Next week USDA releases their March perspective plantings report, and while early estimates show acres moving away from soybeans, analysts say the flooding some Corn Belt farmers are experiencing could bring those acres back.
“It’s a little bit of a moving target right now,” Jim Hebhuhn of Hertz Farm Management told U.S. Farm Report Host Tyne Morgan. “We're really focusing on weather at the moment, so our crystal ball’s a little bit cloudy. We've got a little way out before we need to really get overly concerned, but planting will get done.”
According to Hebhuhn, the question is how much of an acreage switch will occur.
“That's going to affect things certainly, in terms of corn acres,” he said, adding that if there are planting delays soybean acres could increase. “We could see a little bit higher soybean number, and that that's going to really have a little bit of an impact, at least on the overall supply demand scenario,” he said.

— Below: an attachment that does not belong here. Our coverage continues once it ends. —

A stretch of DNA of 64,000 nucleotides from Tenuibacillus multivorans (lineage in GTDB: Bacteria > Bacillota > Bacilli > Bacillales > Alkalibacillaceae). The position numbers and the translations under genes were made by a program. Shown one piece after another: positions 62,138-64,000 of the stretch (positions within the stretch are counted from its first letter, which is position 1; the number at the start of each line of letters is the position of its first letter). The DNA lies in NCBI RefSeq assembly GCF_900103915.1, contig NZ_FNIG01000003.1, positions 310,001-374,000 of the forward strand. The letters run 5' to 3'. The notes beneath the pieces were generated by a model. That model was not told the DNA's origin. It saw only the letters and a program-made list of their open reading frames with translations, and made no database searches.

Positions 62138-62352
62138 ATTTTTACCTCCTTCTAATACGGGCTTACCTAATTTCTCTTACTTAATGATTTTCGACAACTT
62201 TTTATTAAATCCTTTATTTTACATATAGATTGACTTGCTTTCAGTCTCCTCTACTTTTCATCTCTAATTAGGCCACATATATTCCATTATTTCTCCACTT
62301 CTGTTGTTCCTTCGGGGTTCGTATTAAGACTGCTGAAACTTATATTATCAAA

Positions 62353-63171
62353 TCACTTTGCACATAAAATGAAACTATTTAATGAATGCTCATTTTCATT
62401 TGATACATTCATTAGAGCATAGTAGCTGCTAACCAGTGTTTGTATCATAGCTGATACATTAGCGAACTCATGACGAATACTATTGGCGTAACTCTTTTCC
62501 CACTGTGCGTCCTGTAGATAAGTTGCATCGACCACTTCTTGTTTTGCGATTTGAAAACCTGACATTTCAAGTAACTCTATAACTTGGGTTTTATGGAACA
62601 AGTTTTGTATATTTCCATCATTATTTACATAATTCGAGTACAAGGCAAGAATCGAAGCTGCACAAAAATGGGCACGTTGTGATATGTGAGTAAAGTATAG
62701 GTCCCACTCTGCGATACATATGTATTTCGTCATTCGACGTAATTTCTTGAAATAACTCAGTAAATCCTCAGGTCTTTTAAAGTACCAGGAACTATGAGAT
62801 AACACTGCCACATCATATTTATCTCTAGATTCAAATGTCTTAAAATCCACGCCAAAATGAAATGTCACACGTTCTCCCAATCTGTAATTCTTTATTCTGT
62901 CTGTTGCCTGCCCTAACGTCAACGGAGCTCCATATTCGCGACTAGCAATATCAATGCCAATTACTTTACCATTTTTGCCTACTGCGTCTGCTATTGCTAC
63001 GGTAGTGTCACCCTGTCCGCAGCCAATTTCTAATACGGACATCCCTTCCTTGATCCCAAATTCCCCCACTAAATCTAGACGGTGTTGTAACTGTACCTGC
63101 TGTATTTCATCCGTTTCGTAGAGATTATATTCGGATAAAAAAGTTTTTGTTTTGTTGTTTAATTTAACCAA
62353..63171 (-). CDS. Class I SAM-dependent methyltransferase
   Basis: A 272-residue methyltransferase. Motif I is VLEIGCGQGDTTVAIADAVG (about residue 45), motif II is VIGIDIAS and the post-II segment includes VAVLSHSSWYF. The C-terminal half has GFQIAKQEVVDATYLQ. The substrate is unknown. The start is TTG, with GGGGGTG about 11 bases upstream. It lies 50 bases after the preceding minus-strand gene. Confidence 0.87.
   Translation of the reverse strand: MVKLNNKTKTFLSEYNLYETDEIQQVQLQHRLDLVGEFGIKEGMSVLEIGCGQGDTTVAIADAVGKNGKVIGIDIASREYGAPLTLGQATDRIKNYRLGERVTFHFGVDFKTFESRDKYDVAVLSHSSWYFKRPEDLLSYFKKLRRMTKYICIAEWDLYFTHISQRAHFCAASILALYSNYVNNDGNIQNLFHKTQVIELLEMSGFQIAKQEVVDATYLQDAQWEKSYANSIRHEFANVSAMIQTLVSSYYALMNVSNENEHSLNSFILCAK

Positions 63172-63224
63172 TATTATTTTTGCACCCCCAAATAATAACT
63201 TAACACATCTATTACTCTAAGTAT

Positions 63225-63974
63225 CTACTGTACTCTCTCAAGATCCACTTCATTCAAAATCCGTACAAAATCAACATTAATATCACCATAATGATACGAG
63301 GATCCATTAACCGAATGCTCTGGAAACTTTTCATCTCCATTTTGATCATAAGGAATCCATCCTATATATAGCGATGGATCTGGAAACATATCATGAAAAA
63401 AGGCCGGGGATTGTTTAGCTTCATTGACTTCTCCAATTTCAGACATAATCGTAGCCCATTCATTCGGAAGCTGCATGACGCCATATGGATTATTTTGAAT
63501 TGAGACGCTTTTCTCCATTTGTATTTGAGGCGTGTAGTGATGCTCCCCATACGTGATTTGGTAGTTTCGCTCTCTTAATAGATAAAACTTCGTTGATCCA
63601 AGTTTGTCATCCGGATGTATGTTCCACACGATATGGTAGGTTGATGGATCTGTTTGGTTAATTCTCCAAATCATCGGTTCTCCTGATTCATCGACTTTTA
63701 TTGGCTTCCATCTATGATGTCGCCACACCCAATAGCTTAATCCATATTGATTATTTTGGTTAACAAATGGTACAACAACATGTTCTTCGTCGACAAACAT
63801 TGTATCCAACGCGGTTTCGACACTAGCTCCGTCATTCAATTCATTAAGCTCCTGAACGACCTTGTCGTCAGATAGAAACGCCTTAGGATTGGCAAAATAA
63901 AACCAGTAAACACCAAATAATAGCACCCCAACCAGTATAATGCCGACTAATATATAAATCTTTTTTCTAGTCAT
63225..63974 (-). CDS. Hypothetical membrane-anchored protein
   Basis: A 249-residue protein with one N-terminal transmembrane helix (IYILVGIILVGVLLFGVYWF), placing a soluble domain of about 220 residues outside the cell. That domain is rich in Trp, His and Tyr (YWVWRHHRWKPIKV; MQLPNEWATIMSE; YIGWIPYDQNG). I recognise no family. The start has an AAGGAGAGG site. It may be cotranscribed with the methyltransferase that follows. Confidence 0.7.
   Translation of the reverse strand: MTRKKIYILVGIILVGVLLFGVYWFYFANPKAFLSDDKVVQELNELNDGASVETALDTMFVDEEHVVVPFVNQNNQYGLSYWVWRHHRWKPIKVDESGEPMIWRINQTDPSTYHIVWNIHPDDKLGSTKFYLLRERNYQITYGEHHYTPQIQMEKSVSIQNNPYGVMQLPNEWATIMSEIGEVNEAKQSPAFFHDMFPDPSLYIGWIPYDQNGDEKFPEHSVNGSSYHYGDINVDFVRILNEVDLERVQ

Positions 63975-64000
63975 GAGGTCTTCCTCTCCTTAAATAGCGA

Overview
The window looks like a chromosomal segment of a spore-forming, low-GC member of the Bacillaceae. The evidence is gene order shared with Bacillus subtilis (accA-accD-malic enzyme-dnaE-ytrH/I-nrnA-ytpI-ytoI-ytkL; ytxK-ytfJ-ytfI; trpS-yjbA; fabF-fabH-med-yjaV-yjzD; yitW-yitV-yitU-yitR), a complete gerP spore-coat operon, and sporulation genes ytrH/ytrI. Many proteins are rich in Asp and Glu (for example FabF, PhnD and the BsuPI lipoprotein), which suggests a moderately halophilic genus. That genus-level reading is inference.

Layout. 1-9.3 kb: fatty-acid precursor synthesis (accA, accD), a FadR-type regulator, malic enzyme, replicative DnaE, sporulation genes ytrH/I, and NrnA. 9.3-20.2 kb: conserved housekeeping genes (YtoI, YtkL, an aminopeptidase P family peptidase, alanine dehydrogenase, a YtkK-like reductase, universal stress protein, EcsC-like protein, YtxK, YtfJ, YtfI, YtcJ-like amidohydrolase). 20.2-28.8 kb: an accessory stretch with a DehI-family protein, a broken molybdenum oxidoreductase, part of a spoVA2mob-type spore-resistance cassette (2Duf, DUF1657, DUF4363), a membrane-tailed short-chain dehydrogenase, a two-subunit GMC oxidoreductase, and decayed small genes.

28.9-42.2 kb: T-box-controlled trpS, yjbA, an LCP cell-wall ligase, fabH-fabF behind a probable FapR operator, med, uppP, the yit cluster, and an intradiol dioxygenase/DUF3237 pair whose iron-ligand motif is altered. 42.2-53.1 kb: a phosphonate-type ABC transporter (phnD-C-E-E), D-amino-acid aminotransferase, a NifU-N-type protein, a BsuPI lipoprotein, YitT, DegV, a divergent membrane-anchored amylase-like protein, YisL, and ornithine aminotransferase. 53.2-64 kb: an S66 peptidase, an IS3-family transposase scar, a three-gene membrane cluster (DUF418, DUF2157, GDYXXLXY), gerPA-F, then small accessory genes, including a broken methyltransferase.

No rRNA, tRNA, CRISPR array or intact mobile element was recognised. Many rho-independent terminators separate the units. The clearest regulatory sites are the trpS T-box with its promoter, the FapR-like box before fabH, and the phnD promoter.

Not only are parts of the Corn Belt flooded, but soils across most of it are flooded, which could push some spring wheat acres into soybeans.
“Normally by the end of the month they're starting to put some spring wheat in the ground up in the Dakotas, North Dakota, South Dakota,” Chip Flory said. “The odds of that happening in 2019 are pretty slim. We could see soybean acres be much higher than anticipated if they run into problems.”
If farmers in the Dakotas and Red River Valley are unable to plant corn or wheat in time, they will plant soybeans, he said.
Look for more coverage of the USDA planting intentions report next week on AgWeb.com.